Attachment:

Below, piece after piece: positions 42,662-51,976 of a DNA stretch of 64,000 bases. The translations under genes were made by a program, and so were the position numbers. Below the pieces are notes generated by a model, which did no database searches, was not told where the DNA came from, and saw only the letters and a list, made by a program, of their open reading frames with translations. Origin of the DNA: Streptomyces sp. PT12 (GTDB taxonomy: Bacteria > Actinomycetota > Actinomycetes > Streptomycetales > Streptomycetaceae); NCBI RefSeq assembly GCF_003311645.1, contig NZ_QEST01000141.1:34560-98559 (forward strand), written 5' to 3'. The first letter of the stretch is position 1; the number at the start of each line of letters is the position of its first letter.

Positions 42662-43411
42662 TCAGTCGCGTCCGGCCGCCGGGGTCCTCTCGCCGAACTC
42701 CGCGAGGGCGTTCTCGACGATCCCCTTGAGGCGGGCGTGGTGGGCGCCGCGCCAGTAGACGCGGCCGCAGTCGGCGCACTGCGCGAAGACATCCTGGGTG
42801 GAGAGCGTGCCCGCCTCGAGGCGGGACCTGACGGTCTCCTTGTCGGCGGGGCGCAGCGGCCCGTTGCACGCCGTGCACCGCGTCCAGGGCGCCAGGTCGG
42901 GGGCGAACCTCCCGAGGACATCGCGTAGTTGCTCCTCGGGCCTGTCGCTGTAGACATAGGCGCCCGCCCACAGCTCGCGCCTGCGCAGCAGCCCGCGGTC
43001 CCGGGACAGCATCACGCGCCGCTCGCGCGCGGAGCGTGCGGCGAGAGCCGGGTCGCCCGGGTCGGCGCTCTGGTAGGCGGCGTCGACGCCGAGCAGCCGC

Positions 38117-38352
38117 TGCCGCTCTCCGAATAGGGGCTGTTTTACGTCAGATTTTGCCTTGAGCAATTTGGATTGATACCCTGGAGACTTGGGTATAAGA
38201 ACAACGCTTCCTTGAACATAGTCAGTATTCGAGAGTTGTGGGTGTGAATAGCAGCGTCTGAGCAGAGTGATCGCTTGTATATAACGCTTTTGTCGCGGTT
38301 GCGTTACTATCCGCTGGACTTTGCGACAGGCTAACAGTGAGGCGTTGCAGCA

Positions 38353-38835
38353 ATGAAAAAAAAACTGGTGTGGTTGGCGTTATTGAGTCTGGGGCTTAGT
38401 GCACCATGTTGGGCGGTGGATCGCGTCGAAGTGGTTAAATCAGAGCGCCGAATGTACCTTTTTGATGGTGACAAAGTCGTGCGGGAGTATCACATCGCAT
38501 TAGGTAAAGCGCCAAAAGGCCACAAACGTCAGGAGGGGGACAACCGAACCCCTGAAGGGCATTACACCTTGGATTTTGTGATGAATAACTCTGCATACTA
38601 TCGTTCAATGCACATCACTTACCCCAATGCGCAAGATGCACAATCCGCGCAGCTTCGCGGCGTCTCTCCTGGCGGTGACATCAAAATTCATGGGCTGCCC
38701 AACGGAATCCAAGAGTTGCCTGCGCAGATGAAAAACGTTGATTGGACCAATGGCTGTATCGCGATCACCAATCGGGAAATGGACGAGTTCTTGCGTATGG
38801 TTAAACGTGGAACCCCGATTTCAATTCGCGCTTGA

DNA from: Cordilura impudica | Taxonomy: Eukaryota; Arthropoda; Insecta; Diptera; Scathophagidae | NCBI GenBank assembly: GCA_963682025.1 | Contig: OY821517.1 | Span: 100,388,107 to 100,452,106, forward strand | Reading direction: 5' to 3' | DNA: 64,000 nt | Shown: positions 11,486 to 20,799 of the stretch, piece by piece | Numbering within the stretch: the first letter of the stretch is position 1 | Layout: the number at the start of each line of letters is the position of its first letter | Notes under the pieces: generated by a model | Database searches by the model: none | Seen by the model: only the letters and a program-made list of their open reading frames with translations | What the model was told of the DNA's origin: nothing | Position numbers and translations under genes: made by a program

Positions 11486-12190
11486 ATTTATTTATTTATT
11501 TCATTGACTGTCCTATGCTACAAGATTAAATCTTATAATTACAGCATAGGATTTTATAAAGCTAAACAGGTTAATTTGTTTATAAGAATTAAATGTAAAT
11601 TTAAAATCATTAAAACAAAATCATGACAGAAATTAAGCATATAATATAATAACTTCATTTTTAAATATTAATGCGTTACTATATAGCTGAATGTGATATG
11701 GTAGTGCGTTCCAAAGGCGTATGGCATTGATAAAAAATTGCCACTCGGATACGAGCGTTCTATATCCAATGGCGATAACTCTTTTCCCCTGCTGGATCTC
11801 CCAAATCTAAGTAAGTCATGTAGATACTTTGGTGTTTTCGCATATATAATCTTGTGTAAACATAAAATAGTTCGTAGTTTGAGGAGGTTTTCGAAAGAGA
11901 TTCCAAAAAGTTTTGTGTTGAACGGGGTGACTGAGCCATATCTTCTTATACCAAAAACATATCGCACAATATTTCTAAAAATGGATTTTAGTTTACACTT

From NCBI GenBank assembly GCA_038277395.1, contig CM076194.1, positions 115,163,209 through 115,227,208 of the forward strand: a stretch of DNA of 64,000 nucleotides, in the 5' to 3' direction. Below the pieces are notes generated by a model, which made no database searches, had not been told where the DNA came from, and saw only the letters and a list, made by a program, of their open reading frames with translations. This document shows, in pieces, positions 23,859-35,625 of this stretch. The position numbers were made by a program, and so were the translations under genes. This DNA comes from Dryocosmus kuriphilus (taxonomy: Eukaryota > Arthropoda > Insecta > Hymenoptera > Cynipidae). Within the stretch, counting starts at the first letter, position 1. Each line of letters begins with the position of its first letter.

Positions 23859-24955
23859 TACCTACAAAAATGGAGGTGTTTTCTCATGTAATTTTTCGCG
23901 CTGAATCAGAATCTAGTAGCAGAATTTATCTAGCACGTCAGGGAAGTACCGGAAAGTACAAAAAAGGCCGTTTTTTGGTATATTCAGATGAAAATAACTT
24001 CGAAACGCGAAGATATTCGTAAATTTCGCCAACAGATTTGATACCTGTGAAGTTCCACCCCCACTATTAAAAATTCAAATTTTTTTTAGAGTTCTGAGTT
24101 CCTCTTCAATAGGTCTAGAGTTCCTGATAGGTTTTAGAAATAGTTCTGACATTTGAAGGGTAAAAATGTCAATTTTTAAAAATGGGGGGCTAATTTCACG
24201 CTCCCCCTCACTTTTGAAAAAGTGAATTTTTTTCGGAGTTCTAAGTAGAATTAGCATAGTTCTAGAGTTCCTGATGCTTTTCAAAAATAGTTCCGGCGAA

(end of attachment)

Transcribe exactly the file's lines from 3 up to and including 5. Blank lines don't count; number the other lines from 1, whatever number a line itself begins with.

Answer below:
42662 TCAGTCGCGTCCGGCCGCCGGGGTCCTCTCGCCGAACTC
42701 CGCGAGGGCGTTCTCGACGATCCCCTTGAGGCGGGCGTGGTGGGCGCCGCGCCAGTAGACGCGGCCGCAGTCGGCGCACTGCGCGAAGACATCCTGGGTG
42801 GAGAGCGTGCCCGCCTCGAGGCGGGACCTGACGGTCTCCTTGTCGGCGGGGCGCAGCGGCCCGTTGCACGCCGTGCACCGCGTCCAGGGCGCCAGGTCGG